Words referenced: snowmagazine.com
The dimensions of the Preacher - 155-112-133 - tell you most of what you need to know, and anything else might be preaching to the choir. But the fact Eva Walkner won the 2015 Freeride World Tour on the (non-carbon) Preacher is a pretty compelling sermon.
The fat waist is pure freeride, the exaggerated sidecut adds versatility (on piste, and in variable off piste terrain) and the flex is strong where you need it, and playful where you want it. This is what I found when I skied the traditional construction of the Preacher - how would it translate to Carbonlite?
Apart from the tasteful refining of Whitedot's iconic graphic and the very obvious weight-saving, I wouldn't have known I was on a carbon-based ski. The power and pop remain, and the shaping is genuinely all-mountain if you have the stamina to work the edges on piste.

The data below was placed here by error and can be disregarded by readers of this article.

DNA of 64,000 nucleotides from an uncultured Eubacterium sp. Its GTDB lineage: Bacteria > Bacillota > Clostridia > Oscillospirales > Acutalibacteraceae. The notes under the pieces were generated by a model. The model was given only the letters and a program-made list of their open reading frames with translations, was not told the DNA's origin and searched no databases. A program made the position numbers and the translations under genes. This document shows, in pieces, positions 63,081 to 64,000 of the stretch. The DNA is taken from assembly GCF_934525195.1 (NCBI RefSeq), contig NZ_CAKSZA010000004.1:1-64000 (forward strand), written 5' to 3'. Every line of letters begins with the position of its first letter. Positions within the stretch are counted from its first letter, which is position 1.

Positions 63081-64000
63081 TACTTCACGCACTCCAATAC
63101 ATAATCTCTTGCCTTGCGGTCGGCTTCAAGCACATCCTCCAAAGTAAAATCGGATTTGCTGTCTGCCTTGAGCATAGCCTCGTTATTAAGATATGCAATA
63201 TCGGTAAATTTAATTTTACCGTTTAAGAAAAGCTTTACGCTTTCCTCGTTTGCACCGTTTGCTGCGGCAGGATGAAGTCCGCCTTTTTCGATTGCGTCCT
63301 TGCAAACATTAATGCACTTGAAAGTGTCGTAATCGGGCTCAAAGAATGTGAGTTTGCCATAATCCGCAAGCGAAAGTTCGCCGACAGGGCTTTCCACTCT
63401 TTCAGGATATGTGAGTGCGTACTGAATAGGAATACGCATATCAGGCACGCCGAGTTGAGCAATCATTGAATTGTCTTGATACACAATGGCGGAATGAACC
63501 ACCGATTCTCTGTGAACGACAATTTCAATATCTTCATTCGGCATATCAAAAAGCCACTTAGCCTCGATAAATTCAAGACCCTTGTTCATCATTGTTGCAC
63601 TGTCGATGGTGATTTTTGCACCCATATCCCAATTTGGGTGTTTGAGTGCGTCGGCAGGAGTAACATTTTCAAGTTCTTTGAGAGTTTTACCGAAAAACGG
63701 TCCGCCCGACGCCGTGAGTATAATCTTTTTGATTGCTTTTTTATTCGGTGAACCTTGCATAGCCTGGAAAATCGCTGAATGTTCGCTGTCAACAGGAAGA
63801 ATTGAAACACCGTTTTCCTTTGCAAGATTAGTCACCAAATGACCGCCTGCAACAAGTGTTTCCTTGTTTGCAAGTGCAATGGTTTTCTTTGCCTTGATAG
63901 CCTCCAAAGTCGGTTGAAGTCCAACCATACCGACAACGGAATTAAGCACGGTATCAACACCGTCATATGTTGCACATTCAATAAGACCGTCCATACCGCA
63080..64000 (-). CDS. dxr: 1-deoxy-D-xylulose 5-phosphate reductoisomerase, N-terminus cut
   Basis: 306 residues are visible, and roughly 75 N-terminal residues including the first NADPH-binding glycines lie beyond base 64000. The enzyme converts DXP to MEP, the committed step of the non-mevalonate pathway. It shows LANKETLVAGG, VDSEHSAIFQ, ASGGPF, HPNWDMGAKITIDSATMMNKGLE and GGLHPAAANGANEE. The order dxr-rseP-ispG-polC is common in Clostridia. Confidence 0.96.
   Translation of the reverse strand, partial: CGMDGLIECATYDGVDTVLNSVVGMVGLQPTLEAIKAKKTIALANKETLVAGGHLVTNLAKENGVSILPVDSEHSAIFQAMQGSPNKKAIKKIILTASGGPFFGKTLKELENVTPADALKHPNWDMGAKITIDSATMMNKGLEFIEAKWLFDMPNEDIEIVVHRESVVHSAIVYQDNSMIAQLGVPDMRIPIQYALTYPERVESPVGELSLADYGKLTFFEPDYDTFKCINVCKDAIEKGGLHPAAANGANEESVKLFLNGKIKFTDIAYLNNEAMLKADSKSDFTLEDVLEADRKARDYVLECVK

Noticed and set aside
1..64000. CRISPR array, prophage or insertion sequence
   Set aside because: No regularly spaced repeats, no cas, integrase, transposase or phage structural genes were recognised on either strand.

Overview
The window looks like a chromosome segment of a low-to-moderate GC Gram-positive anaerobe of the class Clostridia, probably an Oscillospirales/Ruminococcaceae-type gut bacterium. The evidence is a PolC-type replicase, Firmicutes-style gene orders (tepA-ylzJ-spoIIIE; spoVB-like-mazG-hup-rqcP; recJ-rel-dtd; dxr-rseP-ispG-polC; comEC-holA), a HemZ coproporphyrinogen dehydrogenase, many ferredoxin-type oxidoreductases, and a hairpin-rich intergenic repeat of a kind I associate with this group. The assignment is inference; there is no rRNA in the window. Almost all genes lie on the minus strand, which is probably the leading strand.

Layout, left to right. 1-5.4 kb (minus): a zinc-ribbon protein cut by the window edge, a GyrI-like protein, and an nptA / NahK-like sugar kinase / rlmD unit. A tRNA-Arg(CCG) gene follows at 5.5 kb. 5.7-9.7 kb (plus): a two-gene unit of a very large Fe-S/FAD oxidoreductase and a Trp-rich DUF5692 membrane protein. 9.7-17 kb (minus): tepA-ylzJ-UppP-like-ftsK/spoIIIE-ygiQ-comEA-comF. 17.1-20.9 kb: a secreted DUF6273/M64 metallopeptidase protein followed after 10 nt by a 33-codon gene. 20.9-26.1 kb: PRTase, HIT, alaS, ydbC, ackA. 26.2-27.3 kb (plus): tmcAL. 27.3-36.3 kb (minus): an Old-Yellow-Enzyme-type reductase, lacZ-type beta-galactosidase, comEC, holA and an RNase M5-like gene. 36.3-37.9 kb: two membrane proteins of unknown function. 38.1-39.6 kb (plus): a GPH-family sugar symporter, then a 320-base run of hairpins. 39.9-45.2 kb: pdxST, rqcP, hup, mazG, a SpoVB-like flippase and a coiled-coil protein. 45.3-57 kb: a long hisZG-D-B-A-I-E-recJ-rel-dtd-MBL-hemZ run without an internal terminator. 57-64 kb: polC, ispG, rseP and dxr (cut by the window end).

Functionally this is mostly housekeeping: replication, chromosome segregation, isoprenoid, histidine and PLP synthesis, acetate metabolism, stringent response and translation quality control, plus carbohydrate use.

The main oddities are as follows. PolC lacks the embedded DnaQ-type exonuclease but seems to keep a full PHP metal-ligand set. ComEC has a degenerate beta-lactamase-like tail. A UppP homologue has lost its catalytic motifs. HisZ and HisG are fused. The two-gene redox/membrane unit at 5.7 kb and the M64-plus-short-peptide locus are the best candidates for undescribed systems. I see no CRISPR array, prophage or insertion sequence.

The weight saving feels way more significant than the numbers would suggest - 425g on a 179cm ski, or around 20%. This doesn't make the Preacher Carbonlite an out and out touring ski (the dimensions are too awkward to control on a tricky technical climb) but it does make it a paradigm of the emerging sub-genre of free-touring; the weight saving is enough to persuade you into ever-more skinning, in the knowledge that it will handle everything on the ride down.
Owen is a Lead mountain guide, and coverts a roll in the snowsports industry that many would sell their Kidney for, he works for the Northern Escape Heliskiing operation out of British Columbia.
A lightweight touring ski should have no troubles on the uphill, so we tested the Whitedot R98 on the whole of the mountain to try and find its limits...